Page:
Faculty research grants are available to all faculty who are interested in researching best teaching and learning practices in their classroom and have been teaching at Otis for at least one year.
The goal is to encourage faculty research in arts pedagogy and assessment, to improve student learning, teaching strategies with diverse students, and to serve as a teaching resource for colleagues. Such research activities also serve as Contributions to the College in the faculty advancement system. This initiative seeks to build faculty knowledge and capacity in teaching effectiveness. Projects should promote best teaching and learning practices at Otis College. As Chase, et al. (2014) argue, the scholarship and practice of assessment in the creative disciplines is “at an exciting stage of development as leaders attempt to provide evidence-based arguments for the relevance of the creative disciplines and simultaneously articulate and address some of the challenges of assessment in the creative disciplines.
Throughout the academic year, stipends will be granted to faculty members of all ranks in support of classroom and programmatic research that leads to recommendations for improvements in teaching and learning through specific teaching and learning assessment practices. The recommendations should also draw on the scholarship in those areas. The faculty research projects can serve as examples for future faculty research, encourage faculty to become involved in further developing their teaching and related assessment practices, and support faculty members’ interests in the scholarship of teaching and learning.
Grants of $500-1,000 are available
Deadline for submission: October 21, 2019
Requests will be reviewed and recommended for funding by the Assessment Committee. Final coordination and support for proposals will be fulfilled by the Provost and Associate Provost for Assessment and Accreditation.
Successful applications will address the research grant proposal rubric.
Completion of Research
Reports should cite current research from the literature of assessment (Debra Ballard will advise), and should include what the faculty member learned and recommends for improved teaching at Otis, and beyond.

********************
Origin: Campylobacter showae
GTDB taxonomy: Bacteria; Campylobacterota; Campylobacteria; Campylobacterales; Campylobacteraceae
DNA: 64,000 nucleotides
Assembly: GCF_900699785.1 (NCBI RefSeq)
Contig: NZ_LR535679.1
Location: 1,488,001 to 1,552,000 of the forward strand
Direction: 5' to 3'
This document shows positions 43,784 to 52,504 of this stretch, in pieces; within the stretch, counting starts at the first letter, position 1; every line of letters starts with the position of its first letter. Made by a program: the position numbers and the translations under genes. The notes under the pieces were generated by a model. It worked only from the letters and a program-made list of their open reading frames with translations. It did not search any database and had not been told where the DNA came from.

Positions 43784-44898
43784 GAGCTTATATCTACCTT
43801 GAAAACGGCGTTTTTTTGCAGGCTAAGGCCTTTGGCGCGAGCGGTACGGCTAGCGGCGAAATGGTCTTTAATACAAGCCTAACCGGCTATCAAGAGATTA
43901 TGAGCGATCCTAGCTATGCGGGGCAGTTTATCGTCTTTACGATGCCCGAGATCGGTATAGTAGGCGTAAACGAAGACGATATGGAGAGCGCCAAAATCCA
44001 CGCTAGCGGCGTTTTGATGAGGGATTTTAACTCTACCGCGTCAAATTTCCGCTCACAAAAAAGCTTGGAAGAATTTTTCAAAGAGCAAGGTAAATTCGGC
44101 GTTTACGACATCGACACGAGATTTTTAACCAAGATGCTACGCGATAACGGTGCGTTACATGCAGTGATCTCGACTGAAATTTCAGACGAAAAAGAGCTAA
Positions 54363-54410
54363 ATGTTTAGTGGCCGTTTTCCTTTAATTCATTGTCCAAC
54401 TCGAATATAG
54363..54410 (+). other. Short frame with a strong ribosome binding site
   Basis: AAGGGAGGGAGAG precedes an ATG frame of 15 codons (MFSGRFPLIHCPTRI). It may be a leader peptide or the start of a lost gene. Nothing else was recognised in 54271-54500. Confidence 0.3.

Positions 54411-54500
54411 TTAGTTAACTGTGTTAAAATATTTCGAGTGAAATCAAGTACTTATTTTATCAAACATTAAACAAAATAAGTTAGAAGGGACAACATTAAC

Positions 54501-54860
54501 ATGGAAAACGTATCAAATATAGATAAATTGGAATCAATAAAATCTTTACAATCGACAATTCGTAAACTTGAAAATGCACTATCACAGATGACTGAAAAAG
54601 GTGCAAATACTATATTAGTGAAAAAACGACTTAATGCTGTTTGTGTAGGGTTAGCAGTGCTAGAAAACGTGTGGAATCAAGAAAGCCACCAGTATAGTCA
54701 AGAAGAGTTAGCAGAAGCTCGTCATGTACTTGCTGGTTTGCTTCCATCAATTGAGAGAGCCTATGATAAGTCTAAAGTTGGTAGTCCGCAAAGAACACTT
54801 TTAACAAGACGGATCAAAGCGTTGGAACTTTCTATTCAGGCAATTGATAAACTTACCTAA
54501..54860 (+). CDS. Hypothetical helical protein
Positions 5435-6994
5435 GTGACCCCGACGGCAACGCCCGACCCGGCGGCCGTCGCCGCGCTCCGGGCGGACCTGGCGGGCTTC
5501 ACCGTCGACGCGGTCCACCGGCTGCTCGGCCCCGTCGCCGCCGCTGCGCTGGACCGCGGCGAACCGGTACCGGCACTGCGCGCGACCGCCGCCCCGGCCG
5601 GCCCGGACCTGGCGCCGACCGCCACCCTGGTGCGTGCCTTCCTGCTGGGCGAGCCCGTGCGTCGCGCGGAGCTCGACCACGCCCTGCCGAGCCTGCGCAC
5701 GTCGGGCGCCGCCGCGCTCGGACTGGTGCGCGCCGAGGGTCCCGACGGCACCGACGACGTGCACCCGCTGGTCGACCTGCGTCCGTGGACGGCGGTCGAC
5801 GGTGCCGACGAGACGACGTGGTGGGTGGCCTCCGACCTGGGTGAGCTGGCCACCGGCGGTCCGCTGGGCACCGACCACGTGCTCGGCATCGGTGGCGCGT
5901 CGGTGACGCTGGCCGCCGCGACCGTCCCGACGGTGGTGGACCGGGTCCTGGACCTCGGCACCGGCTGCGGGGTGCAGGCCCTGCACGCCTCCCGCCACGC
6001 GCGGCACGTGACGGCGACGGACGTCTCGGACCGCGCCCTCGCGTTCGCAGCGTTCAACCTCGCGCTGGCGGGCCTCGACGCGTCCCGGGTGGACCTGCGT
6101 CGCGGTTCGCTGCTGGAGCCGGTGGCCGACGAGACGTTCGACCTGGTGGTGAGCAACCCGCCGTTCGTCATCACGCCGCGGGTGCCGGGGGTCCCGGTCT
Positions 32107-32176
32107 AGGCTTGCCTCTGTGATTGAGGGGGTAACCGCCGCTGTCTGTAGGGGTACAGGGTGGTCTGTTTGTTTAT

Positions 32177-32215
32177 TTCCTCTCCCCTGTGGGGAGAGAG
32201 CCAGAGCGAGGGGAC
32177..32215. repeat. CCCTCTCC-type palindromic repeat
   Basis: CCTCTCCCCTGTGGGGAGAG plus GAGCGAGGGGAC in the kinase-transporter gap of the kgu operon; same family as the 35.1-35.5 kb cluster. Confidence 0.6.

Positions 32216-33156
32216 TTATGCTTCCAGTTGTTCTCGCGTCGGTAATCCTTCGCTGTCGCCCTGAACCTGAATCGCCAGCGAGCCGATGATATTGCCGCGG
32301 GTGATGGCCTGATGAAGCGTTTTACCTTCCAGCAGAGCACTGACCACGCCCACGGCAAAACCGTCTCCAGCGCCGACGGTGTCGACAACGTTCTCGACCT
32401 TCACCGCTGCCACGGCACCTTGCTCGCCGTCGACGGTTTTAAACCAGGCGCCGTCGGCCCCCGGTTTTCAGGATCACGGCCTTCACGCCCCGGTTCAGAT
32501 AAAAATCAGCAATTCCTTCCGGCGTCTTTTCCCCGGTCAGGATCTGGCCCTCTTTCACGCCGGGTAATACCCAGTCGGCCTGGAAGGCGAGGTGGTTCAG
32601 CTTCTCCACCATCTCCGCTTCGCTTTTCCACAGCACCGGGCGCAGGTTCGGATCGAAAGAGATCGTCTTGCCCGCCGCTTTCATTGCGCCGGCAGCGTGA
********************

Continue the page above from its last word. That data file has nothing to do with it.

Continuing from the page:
Faculty will report on the research and its findings in a format appropriate for dissemination (publication).
Funds will be dispersed after reports are submitted and published.
Focus: Fall 2019 - Spring 2020: The Critique and/or Diversity.
The critique is an essential and enduring art and design signature pedagogy and assessment. The pervasive crit, occurring in a myriad of forms, has been recognized as a powerful authentic learning tool. It has also been criticized as a subjective and stressful format for arts learning and assessment. Unlike many other theories of learning and assessment, comparatively little educational research or literature exists on the critique. In a time when many teaching strategies are being challenged and redesigned for increasing student diversity, the critique is a potentially rich yet contended area to reconsider with possible transfer value to other disciplines.
Proposals for research particularly focused on educating an increasingly diverse, changing, global student population are encouraged.
What are students’ perceptions of a critique? Do they differ from the instructor’s? What are the effective (and ineffective) critique practices?
What are the strengths and weaknesses of the critique?
What types of critiques are there and which are generally most successful for diverse student populations?
How could the critique be reimagined in the context of diversity, equity, and inclusion?
How can the critique become a place where the values and principles of diversity, equity, and inclusion thrive?
What are the features of the critique be included in the category of High Impact Practices (Practices that have been proven to support learning of underrepresented students)?
What are good practices in a critique for students who are non-native speakers?
How does the critique capture the process as well as the product?
How can student agency be promoted in the critique?
What are the implications of critique that is grounded in language but usually about a nonverbal artifact?
How does culture play a part in critique?
How is a critique what Donald Schon calls “reflection-in-action?”
Does a grading rubric (or clearly articulated and weighted criteria) enhance the level or effectiveness in the process of critique?
How can student attributes such as risk-taking and creativity be productively assessed in the critique?
What kinds of feedback works best for students in the critique, and why?
The critique as assessment: how to measure and chronicle the positive effects of effective critical discourse with students.
What are the essential features of a critique done in the middle of work (formative) and at the completion (summative)?